Yo ho ho, Merry Christmas

Now that everyone has those Ring doorbell cameras, the internet abounds with footage of people's holiday shopping deliveries being stolen by the unscrupulous hornswagglers known as porch pirates. They'll often trail delivery trucks, swooping in to steal packages left unattended. Theft of property valued at $950 or less is a misdemeanor, rather than a felony, as it was prior to the passage of Proposition 47 in 2014.

Not in my curtilage

Enter SB 979 (Jones),1 which would "prohibit a person from entering the curtilage of a residential dwelling, as defined, with the intent to commit theft of a package shipped through the mail or delivered by a public or private carrier."

P.S. "Curtilage" is an area adjacent to or in the immediate area of the dwelling, for example a porch, doorstep, patio, stoop, driveway, hallway, or enclosed yard.

The bill would also increase the punishment for repeat porch piracy: up to three years in county jail. The current punishment for stealing packages is less than one year in jail, which still sounds horrible to a law-abiding citizen like myself, but proponents of the bill believe the current lax punishment under Proposition 47 is to blame for the increase in crime.2

There are only 306 shopping days left until Christmas 2020, so let's hope some action is taken to stop the plundering of packages by these bilge-sucking sons of biscuit-eaters.3

1 http://leginfo.legislature.ca.gov/faces/billTextClient.xhtml?bill_id=201920200SB979
2 www.sandiegouniontribune.com/opinion/story/2019-09-26/california-porch-package-theft-laws
3 www.piratevoyages.com/pirate-lingo/

Need a refresher on the new IRA rules for 2001? Amazon's got you covered

During the course of my Amazon browsing, I came across a wonderful research reference I'd like to share. It's the "New Year 2001 IRA Rules" available on VHS for the low, low price of $57.95. You can get your own copy here.

You better hurry, because I have a sneaking suspicion that copies are limited.

I will shamefully admit that I do more spending on Amazon and not at my local retailers than I'd like. It's just too darn easy to do a quick word search and find what I need at my fingertips with free shipping than try to figure out which local retailer might have the item in stock. I can also search all my orders going back to 2011 (the year my third child was born). A brief oversharing of my Amazon shopping history reveals the number of orders my family has placed over the years.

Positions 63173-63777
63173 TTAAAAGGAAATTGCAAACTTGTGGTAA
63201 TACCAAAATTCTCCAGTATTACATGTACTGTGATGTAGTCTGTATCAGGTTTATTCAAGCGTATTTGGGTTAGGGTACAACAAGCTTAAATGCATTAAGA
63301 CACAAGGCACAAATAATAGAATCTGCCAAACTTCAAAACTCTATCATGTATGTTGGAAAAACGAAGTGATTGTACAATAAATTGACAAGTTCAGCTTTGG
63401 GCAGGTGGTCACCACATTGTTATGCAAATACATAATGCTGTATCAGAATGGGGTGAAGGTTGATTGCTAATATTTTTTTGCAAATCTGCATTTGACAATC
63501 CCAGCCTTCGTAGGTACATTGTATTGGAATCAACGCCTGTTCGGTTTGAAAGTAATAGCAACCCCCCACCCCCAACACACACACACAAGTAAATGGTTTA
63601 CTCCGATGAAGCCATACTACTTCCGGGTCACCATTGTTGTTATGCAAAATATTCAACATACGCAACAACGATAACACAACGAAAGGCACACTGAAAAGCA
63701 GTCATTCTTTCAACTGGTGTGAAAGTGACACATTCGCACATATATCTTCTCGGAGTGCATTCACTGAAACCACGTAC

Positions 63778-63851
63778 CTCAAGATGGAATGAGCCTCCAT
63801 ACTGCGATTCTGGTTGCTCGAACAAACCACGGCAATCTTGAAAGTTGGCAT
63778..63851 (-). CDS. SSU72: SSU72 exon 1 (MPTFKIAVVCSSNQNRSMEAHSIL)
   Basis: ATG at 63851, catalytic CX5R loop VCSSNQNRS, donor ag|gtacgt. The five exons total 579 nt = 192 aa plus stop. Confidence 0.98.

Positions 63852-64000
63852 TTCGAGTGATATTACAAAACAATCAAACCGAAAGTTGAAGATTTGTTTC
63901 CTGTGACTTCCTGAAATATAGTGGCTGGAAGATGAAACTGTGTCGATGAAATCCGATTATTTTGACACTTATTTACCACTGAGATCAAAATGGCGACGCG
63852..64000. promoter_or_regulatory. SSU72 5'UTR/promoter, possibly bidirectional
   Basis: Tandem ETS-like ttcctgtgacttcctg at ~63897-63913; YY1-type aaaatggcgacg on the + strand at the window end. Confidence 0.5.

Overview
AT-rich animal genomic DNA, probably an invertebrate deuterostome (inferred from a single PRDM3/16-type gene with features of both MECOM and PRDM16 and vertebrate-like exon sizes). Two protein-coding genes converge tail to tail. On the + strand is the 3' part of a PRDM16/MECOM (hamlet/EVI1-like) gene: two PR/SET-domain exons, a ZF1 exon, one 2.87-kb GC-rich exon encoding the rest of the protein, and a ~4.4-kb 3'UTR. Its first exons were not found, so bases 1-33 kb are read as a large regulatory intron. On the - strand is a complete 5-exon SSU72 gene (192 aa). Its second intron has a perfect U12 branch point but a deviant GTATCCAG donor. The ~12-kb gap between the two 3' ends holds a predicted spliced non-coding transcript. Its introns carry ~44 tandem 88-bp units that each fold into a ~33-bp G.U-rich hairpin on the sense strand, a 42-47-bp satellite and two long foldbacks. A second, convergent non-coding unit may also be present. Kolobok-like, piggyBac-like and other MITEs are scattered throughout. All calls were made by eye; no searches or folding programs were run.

Year # of Amazon orders placed
2011 9
2012 9
2013 10
2014 13
2015 44*
2016 88
2017 99
2018 143
2019 188**
*Year I purchased Amazon Prime
**One order every 1.9 days! It should be noted, however, that I also order office supplies for my practice through Amazon.

AB 5: The bills keep rolling in

Last week, we reported on a handful of bills that would provide exemptions to AB 5 for certain industries. This week, there is more than a handful more:

  • AB 2457 (Melendez) would add pharmacists to the specified occupations exemption;
  • AB 2458 (Melendez) would add physical therapists to the specified occupations exemption;
  • AB 2465 (Gonzalez) modifies the exemption for salon workers;
  • AB 2489 (Choi) prohibits franchisees from being deemed employees;
  • AB 2497 (Bigleow) is an AB 5 spot bill;
  • AB 2572 (Dahle) would expand specific occupations exemption to include timber operators, registered forest professionals, geologists, geophysicists, and surveyors;
  • AB 2750 (Bigelow) is another AB 5 spot bill;
  • AB 2793 (Mathis) would expand the specified occupations exemption to include licensed marriage and family therapists;
  • AB 2794 (Mathis) would expand the specified occupations exemption to include health care facilities (as defined) that contract with companies that employ health care providers who provide services to patients at those facilities;
  • AB 2796 (Fong) would extend indefinitely the specified occupations exemption for newspaper distributors and carriers;
  • AB 2822 (Waldron) would expand the specified occupations exemption to include transportation network companies;
  • AB 2823 would expand the specified occupations exemption to include land surveyors, landscape architects, geologists, geophysicists and construction managers or planners; and
  • SB 1236 (Stern) is yet another AB 5 spot bill.

As these bills continue through the legislative process, we'll keep you updated. In the meantime, if you need information on AB 5 and Dynamex, we will be covering this topic at our 2020 Post-Tax Season Update Seminar starting in May. Click here for more information and registration details.

A few fun facts about this week's writers:

Kathryn Zdan, EAKathryn Zdan, EA, is obsessed with true crime documentaries and photography. On weekends, you can find her around Wilmington photographing the refineries and eating at The Chowder Barge.

Mike Giangrande, J.D., LL.M.Mike Giangrande, J.D., LL.M., is an Orange County native, and you can find him doing some backyard gardening, playing with his 3 kids, or daydreaming about tee-time while he's answering Message Board questions.

Lynn Freer, EALynn Freer, EA, is a French literature major, so of course her favorite vacation destination is France. Here she is dining on mussels and fish stew near Nice.

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